EPA Will Not Regulate Fly-Ash As Hazardous Material

The Obama administration announced the first federal regulations for disposal of fly-ash from power plants in an attempt to shield the environment from the toxic substance, however it will not define fly-ash a “hazardous material.”
The new rule from the Environmental Protection Agency (EPA) sets structural integrity standards for all existing and new disposal sites to reduce the chances that they will leak or break. It also requires that new fly-ash ponds be lined and not located in sensitive areas like wetlands and earthquake zones.


Existing ash ponds will be subject to new inspection and monitoring standards in an attempt to prevent leaks into groundwater and catastrophic spills, and restrictions to reduce air pollution from ash sites.
“Today’s rule is a smart, very large step forward,” EPA head Gina McCarthy told reporters. “It will help prevent pollution of our air and water, protect our families’ health and provide industry with commonsense, consistent and clear national standards for coal ash disposal.”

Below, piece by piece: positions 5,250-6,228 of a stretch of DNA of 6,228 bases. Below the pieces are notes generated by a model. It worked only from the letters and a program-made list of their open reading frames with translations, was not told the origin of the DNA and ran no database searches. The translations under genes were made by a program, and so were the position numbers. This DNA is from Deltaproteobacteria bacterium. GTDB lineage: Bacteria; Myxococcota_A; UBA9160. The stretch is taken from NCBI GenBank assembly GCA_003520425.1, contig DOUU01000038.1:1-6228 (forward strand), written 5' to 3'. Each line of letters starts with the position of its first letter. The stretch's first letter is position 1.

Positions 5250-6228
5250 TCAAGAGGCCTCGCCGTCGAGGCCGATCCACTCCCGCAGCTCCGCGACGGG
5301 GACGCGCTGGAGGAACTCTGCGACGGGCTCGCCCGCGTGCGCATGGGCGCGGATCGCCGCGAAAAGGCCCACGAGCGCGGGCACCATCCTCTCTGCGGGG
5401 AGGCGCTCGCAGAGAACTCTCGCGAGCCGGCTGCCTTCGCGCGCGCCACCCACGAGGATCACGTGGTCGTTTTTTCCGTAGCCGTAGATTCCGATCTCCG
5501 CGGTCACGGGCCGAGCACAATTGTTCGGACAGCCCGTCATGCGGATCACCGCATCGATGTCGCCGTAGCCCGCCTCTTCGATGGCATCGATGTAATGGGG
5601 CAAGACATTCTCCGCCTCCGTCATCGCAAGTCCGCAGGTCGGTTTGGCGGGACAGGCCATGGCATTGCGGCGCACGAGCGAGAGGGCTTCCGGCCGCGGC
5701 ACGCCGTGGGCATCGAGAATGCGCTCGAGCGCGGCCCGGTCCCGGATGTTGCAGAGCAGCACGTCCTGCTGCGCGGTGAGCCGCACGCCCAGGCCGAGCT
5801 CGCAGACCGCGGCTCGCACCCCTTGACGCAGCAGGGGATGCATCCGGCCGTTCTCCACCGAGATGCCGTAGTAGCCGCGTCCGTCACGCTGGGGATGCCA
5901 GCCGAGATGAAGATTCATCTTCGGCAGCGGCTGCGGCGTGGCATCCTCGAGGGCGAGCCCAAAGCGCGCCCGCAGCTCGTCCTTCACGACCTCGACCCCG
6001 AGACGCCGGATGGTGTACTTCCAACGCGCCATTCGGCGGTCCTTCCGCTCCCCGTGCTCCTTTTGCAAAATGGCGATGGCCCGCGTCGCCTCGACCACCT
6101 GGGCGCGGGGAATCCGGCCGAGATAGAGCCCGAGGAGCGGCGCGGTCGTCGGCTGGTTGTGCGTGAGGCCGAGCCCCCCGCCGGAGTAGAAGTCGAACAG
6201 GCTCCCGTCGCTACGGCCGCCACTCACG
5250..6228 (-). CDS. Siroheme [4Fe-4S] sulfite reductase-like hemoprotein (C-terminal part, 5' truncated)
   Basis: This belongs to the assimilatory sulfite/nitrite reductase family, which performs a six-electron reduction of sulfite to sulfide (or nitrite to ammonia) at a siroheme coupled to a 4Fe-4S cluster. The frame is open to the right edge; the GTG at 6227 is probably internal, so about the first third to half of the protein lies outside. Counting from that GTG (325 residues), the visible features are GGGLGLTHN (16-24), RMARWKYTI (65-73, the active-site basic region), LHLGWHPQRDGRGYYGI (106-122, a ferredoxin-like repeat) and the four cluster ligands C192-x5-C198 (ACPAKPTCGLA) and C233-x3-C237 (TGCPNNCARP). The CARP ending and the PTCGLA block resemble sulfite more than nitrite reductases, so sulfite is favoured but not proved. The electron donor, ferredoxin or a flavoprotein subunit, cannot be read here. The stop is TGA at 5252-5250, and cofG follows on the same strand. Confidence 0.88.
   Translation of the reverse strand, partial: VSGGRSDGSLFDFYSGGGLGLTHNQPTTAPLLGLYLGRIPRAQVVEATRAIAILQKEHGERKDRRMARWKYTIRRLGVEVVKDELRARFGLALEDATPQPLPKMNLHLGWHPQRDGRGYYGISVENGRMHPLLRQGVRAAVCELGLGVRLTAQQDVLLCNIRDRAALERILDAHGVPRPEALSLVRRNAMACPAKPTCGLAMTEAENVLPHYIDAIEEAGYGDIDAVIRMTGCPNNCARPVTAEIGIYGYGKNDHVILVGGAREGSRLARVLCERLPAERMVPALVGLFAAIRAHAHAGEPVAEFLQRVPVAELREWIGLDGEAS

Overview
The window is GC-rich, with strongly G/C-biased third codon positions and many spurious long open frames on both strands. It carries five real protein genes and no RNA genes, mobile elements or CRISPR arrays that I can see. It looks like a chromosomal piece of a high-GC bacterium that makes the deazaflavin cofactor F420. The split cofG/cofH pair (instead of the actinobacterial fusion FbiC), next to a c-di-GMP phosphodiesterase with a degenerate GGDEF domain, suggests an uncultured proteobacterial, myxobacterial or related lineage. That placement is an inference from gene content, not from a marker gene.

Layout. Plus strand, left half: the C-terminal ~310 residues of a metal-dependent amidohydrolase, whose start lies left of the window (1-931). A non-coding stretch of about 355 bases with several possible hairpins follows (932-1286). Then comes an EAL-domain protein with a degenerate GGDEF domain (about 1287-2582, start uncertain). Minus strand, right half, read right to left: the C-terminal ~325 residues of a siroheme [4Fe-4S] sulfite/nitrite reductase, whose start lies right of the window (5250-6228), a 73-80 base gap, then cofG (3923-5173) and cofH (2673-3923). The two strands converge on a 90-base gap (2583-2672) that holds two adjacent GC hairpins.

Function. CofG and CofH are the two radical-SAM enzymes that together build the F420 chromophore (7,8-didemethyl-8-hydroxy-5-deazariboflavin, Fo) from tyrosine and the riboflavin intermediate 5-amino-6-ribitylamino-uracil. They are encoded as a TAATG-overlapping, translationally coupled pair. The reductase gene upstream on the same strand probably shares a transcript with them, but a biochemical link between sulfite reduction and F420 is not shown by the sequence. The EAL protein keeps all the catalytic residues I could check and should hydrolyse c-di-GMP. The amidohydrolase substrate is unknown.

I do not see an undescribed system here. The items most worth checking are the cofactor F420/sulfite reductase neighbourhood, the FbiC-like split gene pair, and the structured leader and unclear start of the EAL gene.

Utilities that operate plants will have to post a wide range of information online about their fly-ash facilities

The American Road & Transportation Builders Association (ARTBA) said that EPA’s decision not to regulate fly-ash as a hazardous material will save American taxpayers $105 billion over the next 20 years. That, research by the association’s foundation found, would be the additional cost to build roads, bridges and airport runways if fly-ash, widely recycled as a pavement mix additive, was not available as a building material.

ARTBA has been actively engaged in the regulatory and legislative debate in Washington over fly-ash since 2007 and applauded the decision as a “win-win” for both the taxpayer and the environment.

The association notes the U.S. transportation construction sector is one of the most prolific recyclers in the world. In addition to recycling over 8 million tons of fly-ash annually as a pavement additive, road base or structural embankment fill, 70 million tons of asphalt pavement are also reclaimed and recycled as new pavement product.

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